By Jacob Gronholt-Pedersen
SINGAPORE (Reuters) - Brent crude rose towards $107 a barrel on Friday amid worries about supply from North Africa, although speculation that strong U.S. data could prompt the Federal Reserve to further taper its stimulus capped gains.
The reaction in oil markets to mixed Chinese trade data released earlier Friday was muted, with traders now waiting for a key report on U.S. jobs that are forecast to have risen by a solid 196,000 in December.
"There is lots of second guessing going on about the Fed's intentions and non-farm payrolls," said Ben Le Brun, a market analyst at OptionsXpress in Sydney.
Brent crude was up 26 cents at $106.65 per barrel at 0404 GMT, after settling 76 cents lower in a volatile session that saw the contract swinging by more than $2.
U.S. oil was up 76 cents at $92.42 per barrel, after touching an eight-month low of $91.24 on Thursday.
"Generally we see markets quieting down ahead of key data, but the geopolitical situation in the Middle East is feeding through to create a lot of volatility," Le Brun said.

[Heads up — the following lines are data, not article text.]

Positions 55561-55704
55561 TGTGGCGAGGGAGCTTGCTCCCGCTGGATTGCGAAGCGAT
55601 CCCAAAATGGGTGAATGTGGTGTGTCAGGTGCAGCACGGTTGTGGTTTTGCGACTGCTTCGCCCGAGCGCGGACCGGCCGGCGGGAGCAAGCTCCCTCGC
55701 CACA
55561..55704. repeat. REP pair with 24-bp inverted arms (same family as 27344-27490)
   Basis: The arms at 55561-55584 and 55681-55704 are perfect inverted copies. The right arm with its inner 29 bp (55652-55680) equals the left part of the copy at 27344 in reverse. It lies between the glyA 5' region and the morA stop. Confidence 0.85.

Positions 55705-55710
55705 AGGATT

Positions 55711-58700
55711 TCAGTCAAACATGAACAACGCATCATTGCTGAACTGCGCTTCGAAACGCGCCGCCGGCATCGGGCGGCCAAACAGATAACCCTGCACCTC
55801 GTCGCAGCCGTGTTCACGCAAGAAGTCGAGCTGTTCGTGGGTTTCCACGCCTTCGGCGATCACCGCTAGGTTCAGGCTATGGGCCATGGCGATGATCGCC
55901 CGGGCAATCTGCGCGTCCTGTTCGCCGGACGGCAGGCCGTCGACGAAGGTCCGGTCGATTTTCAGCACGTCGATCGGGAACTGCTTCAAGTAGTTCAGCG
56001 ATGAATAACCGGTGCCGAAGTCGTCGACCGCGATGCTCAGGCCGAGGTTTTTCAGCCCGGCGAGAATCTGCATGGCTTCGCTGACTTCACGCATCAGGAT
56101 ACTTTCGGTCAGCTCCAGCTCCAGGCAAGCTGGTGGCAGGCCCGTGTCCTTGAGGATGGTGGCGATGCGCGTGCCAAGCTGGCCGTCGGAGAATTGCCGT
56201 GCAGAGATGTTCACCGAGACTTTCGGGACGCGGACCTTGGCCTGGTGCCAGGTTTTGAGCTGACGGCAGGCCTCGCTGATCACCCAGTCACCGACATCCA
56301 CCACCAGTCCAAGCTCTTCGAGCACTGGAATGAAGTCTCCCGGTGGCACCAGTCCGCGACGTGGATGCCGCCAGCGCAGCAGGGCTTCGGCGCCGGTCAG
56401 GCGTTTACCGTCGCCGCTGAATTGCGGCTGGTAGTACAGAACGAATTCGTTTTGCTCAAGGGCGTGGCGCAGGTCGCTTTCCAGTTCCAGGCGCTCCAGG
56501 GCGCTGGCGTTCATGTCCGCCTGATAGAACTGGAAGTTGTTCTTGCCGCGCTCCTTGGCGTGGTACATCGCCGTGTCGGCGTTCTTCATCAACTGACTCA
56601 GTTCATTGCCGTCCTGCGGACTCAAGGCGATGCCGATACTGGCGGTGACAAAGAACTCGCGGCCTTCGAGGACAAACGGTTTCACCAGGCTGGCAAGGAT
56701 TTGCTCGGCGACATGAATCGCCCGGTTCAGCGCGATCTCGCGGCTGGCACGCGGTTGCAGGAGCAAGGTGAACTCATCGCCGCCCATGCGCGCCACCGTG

"It is very much a double-edged sword. A positive jobs report will be supportive for oil prices, but then that could bring forward tapering. It's very very hard to preempt."
Technicals indicate that U.S. oil may rebound to $93.48, while Brent may bottom around $105.59, according to Reuters market analyst Wang Tao.
Oil prices were also underpinned by data showing Chinese crude imports rose by 13 percent from a year ago to a record 6.31 million barrels per day in December.
But imports by the world's No.2 consumer of oil after the United States rose by a smaller 4 percent in 2013 versus a near 7 percent year-on-year increase in 2012.
Chinese trade data for December was a mixed bag with exports growing a little less than expected at 4.3 percent from a year earlier and imports outpacing forecasts with an increase of 8.3 percent.
On the supply side, Saudi Arabia increased output last month to 9.819 million bpd, from 9.745 million bpd in November, a source said. The world's largest oil exporter also raised supply to the market, which may differ from production depending on movement in or out of storage.
But unrest at Libyan ports seized by protesters has capped losses in Brent, though some traders say they anticipate exports from those ports to resume by the weekend.
Libya is now producing around 650,000 bpd of oil following the restart of the El Sharara field at the weekend, with the first exports from the western port of Zawiya expected to load around January 10-12.